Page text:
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Join the discussion 20 Comments

  • This looks like such an interesting place to visit. Glad that they had appetizers and drinks on hand considering that you were expecting to show up at a restaurant. The cotton mill certainly makes for a unique venue. And I love rhubarb soda too, by the way. Drank lots of it in Copenhagen recently!

    • @Dana They actually did provide a full dinner as well – standing up only. It was a very interesting venue to hold such a function and it actually worked out well and I got a bit of a history lesson.

  • noel says:

    I love places like this and interacting with artists that convert old places to exciting new venues – would love to visit here some day!

  • jan says:

    I have not visited but I adore those huge windows that flood the room with light. I could never live in a home that was dark. The photos of brushes reminds me of our daughter’s room. :)

  • Marcia says:

    They say artists bring abandoned (or nearly abandoned) places back to life — and then the real estate speculators move in and take them back. It’d be interesting to visit in a few years to see if this will happen here.

    • @Marcia I’ll be curious to see if the values rise over the next few years in the area. I wouldn’t be surprised if they did. I’d hate to see them forced out – and I do know that happens a lot.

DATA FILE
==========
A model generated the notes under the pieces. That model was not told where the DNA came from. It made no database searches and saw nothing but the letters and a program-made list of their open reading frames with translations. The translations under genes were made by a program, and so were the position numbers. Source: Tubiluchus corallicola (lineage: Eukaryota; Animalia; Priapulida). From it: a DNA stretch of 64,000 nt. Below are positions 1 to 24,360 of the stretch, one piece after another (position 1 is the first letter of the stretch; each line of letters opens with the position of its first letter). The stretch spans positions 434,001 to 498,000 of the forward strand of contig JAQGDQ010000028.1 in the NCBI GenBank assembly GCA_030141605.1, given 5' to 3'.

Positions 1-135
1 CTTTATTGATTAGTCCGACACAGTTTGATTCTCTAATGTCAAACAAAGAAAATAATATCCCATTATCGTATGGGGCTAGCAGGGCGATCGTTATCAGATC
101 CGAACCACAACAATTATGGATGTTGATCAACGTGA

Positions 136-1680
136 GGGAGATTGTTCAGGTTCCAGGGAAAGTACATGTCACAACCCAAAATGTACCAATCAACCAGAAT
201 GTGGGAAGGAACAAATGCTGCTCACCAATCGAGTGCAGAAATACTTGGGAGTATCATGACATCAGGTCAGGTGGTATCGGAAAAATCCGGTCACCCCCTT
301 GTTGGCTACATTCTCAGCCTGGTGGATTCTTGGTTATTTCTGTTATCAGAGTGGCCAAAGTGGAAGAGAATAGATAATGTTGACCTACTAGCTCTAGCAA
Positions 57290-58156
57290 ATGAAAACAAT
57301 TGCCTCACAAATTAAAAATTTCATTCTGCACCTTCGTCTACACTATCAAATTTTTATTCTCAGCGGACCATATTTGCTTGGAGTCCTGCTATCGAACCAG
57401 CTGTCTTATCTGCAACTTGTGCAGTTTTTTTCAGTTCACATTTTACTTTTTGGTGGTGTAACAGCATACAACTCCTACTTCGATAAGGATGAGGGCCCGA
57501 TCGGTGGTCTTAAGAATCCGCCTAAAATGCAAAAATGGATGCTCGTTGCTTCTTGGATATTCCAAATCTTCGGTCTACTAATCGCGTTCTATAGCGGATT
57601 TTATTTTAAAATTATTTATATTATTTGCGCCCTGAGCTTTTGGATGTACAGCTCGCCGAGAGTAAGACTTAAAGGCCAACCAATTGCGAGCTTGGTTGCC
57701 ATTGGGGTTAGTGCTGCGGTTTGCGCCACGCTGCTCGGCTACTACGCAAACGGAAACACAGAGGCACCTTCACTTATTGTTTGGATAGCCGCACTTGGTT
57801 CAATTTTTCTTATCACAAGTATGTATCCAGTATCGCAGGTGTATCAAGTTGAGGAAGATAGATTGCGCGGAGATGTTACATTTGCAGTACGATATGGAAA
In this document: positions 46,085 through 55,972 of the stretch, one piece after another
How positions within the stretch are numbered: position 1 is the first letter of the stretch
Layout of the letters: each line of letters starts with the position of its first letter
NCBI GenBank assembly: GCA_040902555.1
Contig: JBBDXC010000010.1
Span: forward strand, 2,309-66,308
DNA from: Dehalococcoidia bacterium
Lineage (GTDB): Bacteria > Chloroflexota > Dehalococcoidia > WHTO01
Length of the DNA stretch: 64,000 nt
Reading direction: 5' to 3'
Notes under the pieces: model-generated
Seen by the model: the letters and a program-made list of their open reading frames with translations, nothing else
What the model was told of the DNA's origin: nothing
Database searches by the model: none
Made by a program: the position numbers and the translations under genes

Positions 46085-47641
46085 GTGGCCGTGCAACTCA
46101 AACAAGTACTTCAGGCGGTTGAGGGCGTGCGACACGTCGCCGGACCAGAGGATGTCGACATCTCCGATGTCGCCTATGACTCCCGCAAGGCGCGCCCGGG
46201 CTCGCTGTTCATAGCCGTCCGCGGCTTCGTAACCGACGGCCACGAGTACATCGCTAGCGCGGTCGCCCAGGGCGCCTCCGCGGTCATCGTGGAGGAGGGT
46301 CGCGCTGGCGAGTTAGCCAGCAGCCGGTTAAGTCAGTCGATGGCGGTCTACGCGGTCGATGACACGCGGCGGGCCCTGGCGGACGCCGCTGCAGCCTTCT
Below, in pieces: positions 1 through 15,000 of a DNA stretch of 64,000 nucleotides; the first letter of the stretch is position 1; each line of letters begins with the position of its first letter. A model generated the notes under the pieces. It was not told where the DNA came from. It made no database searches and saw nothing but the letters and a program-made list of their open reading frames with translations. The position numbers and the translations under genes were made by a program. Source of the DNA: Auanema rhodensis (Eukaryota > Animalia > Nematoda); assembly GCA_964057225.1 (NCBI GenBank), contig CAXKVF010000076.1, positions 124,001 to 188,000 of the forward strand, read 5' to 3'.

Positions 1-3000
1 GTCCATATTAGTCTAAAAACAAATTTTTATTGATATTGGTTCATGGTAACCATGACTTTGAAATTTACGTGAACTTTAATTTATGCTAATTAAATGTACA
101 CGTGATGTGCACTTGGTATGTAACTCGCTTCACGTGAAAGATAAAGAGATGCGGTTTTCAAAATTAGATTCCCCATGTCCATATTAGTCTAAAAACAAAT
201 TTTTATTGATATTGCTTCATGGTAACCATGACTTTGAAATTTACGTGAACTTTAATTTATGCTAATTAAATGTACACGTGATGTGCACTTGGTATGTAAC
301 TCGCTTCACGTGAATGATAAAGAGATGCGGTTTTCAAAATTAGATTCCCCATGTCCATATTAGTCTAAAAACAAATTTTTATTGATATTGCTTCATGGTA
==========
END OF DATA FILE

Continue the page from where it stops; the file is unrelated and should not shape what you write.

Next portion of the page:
• It’s so nice to see old buildings being converted into something useful like this. It looks like a wonderful way to spend the night and meet new people. love how you captured their trade tools. I’ve never had a rhubarb soda and it sounds interesting.

    • @Mary I like the fact that this old cotton mill has seen so much. The spaces for artists are bright & airy though there’s still a strong turpentine smell in some of them. It’s a great spot and I wish now that I’d had time for a tour.

  • I think I would have been concerned coming upon that entrance if I was expecting dinner at a restaurant. As it turns out, what a fascinating place. I would have enjoyed wandering around there and been glad that we weren’t tethered to seats at a table. The food looks yummy, and now I want to try Rhubarb Soda. I think I’d enjoy a daytime tour of the entire Cotton Mill, too.

    • @Michele I think the entrance hit me more at the end of the night. When we went in we were part of a big group and everyone was chatting so hardly noticed. I am totally in love with rhubarb sodas.

  • jill says:

    What a cool place – l can see why a lot of creative minds would love to be part of the community. It seems to be a place that fosters creative juice,

    • @Jill Over dinner I met artists from Ecuador, Argentina and the States. I thought it was also great to see the collaboration between artists from all over the world – and one would have to think that interplay fosters a lot of understanding of other cultures.

  • Nancie says:

    I have never heard of this place. It looks fascinating, even if the entrance does look like something out of spy movie :) Those appetizers are works of art. I’m not sure I could eat them (Yeah, right!)

    Thanks for linking to Travel Photo Thursday this week.

  • Hi Leigh, I like it when old abandoned building are converted to nurture creative spirits; it give such a breath of amazing energy into otherwise bleak spaces. What a great surprise it musht have been for you when you saw the entrance into your dinner venue. It seems like an interesting evening – witnessing arts and wining and dining.